Dec 16 2014

Instax Mini 90 neo classic

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The Fuji Instax mini 90 is a fun camera to play with and because the final result is a physical object it opens up the idea of sharing beyond the posting of an image on the internet.  You can actually give someone a photograph.  The Mini 90 adds much more control over image making than is offered by older Instax models.  Things such as multiple exposure, bulb mode and exposure overrides, my favourite though is the ability to suppress the flash.  Instant photography isn’t cheap but if you consider the fact that you are also receiving a print it’s a lot more reasonable.  I recently brought the Mini along on an outing for a highschool photography club and they all seemed to love the novelty of it as they immediately took pictures of the pictures with their cell phones.

Here are some resent sample images from the Fuji Instax Mini 90

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Dec 13 2014

Home Developing C41

As a teen I converted the family camper into a darkroom and even did some colour printing from slides, that was a long time ago, but the closing of yet another camera store that handled my film has prompted me to begin developing my own C41.  I’m glad camera stores havent determined that my stepping through their door is the harbinger of doom, but I digress.

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After amassing 12 rolls of colour film, and all the necessary items I needed to process them, it was time.  There was no more ‘Oh I just need this’ there were no more reasons to procrastinate.  Here are a few things I learned.

  1. You really do need to have the temperature higher than you will process at when you mix your chemicals (The Blix powder did not dissolve easily at 102′F, I had been hoping that it would so that I only needed to use one temperature).
  2. Leaning into a tub for hours is hard on the back
  3. Squegeeing the film is necessary to reduce the chances of water spots
  4. Thermometers for film developing are slow to react to changes, the digital thermometer I also used allowed faster checks and setting the wash temperature.
  5. Be safe around electricity. All of this goes through a GFI outlet, the controller is fused and I have double sealed the heater because of its age.
  6. Developing your own film is time-consuming but awesome

What you don’t see in this picture is a critical component, my changing bag.  The film needs to be put onto the reals and loaded into the tank in complete darkness of course.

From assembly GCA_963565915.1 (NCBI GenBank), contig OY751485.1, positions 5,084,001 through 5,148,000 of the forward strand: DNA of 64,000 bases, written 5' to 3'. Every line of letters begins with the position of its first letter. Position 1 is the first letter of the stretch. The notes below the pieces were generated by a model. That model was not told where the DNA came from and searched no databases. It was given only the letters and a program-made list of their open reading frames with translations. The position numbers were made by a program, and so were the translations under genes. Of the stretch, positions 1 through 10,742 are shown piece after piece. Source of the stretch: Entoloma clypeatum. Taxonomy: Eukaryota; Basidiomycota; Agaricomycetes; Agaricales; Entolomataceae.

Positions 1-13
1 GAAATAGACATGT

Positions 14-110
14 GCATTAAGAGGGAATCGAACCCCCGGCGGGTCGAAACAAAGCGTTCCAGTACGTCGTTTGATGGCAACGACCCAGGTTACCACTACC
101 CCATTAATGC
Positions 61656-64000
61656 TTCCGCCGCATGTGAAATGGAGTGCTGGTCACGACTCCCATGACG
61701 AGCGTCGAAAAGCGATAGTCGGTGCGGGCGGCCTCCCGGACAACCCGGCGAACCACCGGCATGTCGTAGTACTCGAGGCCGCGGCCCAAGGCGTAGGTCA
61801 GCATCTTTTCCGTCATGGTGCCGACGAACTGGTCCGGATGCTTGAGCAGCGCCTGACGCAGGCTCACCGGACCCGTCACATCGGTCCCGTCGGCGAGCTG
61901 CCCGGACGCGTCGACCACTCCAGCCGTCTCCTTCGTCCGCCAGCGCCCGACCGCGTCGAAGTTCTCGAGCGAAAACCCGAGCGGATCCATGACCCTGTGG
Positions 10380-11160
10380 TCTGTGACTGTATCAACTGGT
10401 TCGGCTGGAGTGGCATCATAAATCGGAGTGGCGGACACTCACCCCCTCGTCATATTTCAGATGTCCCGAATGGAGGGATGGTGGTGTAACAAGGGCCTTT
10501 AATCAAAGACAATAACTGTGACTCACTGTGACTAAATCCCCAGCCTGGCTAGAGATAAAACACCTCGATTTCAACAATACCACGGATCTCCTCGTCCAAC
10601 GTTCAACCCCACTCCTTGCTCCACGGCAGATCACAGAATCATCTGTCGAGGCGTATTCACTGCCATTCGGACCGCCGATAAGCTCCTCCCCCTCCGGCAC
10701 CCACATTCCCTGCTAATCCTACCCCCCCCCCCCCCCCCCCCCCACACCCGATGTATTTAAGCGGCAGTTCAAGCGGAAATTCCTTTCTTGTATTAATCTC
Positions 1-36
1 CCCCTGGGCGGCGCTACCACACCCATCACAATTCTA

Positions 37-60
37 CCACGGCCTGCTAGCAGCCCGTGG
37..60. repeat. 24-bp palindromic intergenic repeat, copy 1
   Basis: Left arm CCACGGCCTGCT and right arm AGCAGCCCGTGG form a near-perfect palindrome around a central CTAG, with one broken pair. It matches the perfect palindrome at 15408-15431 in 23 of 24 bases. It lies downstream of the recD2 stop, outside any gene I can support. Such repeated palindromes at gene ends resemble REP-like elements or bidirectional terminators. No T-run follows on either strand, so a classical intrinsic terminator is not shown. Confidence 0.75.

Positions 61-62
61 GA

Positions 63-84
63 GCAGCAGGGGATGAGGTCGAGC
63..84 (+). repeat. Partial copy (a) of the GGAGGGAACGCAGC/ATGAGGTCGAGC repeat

The key thing that made this marathon developing session possible though is my modified aquarium heater controller.  It works with a thermister that changes its resistance based on temperature.  It’s an inverse relationship, the higher the temperature the lower the resistance.  So to hack it to run at a fish cooking 102 degrees Fahrenheit I increased the resistance therefore changing the range it runs at.   This kept a bath of water and the chemical bottles floating in it at the required temperature by turning on the heater any time the temperature dipped.

 

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While I had plans to make an Android app to assist with the timing I ended up using Lab Timer on my iPad which allowed me to easily set up 4 timers for the major processes I needed to do.

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Here is the distilled water I used for mixing my chemicals coming up to temperature

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Here you can see the heater keeping everything at the right temp, for hours.  As a side note it is plugged into a GFI outlet and I completely resealed the heater with new high temperature gasket goo for vehicles and topped it off with a silicone high temperature grease sealant. You can never be too careful around electricity and water.

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After a few fumbles getting the film on the reels I managed to get pretty good at handling the film inside the bag… by the 12th roll.

Not having to worry about the temperature allowed me to concentrate solely on the timing so I was able to do all my agitation and chemical changes accurately and consistently.  There was far more variation in the film that I had used than in the processing.  The worst offender was some outdated Polaroid 400 that nearly turned my developer black.

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To finish each pair of rolls I hung the film to dry in the shower, a very dust free location.